(Medical Xpress) -- Two new independent research groups looking to find the genetic roots of schizophrenia and bipolar disorder have found evidence of variations in regions of the human genome that appear to be associated with either or both neurological disorders. In the first study, a Chinese group led by Wei Huang, found variations in chromosome region 11 -- 11p11.2. The second group, led by Lin He and Yongyong Shi and comprised of an international team of researchers from both Asian and Western countries, found variations in two chromosome regions 8p12 and 1q24.2. Both teams have published their results in Nature Genetics.
What is most unusual about both studies is that both were carried out using Chinese populations as the study group. Until now, virtually all genome-wide association studies (GWAS) have been carried out using western populations. In the first study, 746 people diagnosed with schizophrenia were compared with a control group composed of 1,599 people. In the second 3,750 schizophrenic patients were compared against a 6,468 person control group. To verify their results, both groups repeated their studies with a second group of patients and control groups.
In both studies the variants in the chromosome regions were unexpected as they had never before been connected with either schizophrenia or bipolar disorders. Though previous research had suggested a region associated with chromosome 6 had some connection with the immune system, which is relevant because it is commonly believed by researchers that autoimmunity is involved in schizophrenia.
Schizophrenia and bipolar disorders for that matter are believed to be caused by genetic variations that cause people to become particularly sensitive to unknown environmental factors that lead to neurological problems that can cause hallucinations in the case of schizophrenia and emotional problems in those with a bipolar disorder. Because of this, research has focused on finding which chromosomal regions are at play. The problems thus far though have centered around discerning which regions are in fact contributing to the problem and which arent and which might in fact overlap.
The two studies together comprise one of the largest psychiatry projects ever undertaken, with over 5000 people tested and studied by a combined group of over 250 people; the work involved a colossal amount of planning, coordination and work. And while the results themselves are interesting, they dont by themselves mark a breakthrough in treating either ailment. What they have found though, will almost certainly lead to many more research projects that use what has been discovered in these studies to reach farther into the unknown. Research that will hopefully one day solve many of the mysteries of neurological disorders and offer relief to those afflicted.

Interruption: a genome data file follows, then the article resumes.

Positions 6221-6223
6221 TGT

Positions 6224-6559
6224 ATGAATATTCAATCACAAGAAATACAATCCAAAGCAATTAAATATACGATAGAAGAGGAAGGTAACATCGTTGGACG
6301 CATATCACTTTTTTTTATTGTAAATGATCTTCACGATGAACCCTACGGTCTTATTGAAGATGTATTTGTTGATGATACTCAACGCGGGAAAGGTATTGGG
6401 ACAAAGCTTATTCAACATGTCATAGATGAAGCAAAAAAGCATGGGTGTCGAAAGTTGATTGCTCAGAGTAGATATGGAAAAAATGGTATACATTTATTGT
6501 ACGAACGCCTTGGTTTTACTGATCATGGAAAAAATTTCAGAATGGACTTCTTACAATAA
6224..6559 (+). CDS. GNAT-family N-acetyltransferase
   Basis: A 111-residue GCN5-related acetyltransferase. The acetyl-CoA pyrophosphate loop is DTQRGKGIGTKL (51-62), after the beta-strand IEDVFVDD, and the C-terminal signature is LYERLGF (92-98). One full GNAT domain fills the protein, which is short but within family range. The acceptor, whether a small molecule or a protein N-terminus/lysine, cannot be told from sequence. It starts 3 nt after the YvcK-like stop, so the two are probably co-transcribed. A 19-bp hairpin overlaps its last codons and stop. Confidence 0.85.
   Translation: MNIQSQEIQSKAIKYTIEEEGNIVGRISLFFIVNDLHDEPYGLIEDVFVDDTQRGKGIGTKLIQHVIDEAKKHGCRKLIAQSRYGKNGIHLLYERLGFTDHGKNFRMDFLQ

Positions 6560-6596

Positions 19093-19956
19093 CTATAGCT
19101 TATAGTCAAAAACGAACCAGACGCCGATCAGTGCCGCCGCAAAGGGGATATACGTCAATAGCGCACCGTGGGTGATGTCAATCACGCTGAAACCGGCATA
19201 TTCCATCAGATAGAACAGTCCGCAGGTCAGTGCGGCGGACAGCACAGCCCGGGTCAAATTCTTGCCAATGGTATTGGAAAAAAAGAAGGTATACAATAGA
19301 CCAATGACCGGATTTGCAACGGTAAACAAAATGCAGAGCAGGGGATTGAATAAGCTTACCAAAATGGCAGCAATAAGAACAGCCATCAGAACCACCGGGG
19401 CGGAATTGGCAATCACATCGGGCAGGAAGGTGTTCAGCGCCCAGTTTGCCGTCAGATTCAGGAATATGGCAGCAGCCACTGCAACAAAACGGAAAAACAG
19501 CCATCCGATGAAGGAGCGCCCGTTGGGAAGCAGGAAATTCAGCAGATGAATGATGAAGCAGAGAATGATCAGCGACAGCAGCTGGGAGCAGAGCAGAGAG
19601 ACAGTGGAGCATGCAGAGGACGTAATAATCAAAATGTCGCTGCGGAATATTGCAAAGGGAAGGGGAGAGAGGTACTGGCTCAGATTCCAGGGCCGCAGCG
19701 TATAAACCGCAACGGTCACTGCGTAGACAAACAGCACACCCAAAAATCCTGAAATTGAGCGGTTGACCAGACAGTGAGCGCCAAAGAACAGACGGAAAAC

More information: 1. Genome-wide association study identifies a susceptibility locus for schizophrenia in Han Chinese at 11p11.2, Nature Genetics (2011) doi:10.1038/ng.979
To identify susceptibility loci for schizophrenia, we performed a two-stage genome-wide association study (GWAS) of schizophrenia in the Han Chinese population (GWAS: 746 individuals with schizophrenia and 1,599 healthy controls; validation: 4,027 individuals with schizophrenia and 5,603 healthy controls). We identified two susceptibility loci for schizophrenia at 6p21-p22.1 (rs1233710 in an intron of ZKSCAN4, Pcombined = 4.76 × 10−11, odds ratio (OR) = 0.79; rs1635 in an exon of NKAPL, Pcombined = 6.91 × 10−12, OR = 0.78; rs2142731 in an intron of PGBD1, Pcombined = 5.14 × 10−10, OR = 0.79) and 11p11.2 (rs11038167 near the 5′ UTR of TSPAN18, Pcombined = 1.09 × 10−11, OR = 1.29; rs11038172, Pcombined = 7.21 × 10−10, OR = 1.25; rs835784, Pcombined = 2.73 × 10−11, OR = 1.27). These results add to previous evidence of susceptibility loci for schizophrenia at 6p21-p22.1 in the Han Chinese population. We found that NKAPL and ZKSCAN4 were expressed in postnatal day 0 (P0) mouse brain. These findings may lead to new insights into the pathogenesis of schizophrenia.
2. Common variants on 8p12 and 1q24.2 confer risk of schizophrenia, Nature Genetics (2011) doi:10.1038/ng.980
Schizophrenia is a severe mental disorder affecting ~1% of the world population, with heritability of up to 80%. To identify new common genetic risk factors, we performed a genome-wide association study (GWAS) in the Han Chinese population. The discovery sample set consisted of 3,750 individuals with schizophrenia and 6,468 healthy controls (1,578 cases and 1,592 controls from northern Han Chinese, 1,238 cases and 2,856 controls from central Han Chinese, and 934 cases and 2,020 controls from the southern Han Chinese). We further analyzed the strongest association signals in an additional independent cohort of 4,383 cases and 4,539 controls from the Han Chinese population. Meta-analysis identified common SNPs that associated with schizophrenia with genome-wide significance on 8p12 (rs16887244, P = 1.27 × 10−10) and 1q24.2 (rs10489202, P = 9.50 × 10−9). Our findings provide new insights into the pathogenesis of schizophrenia.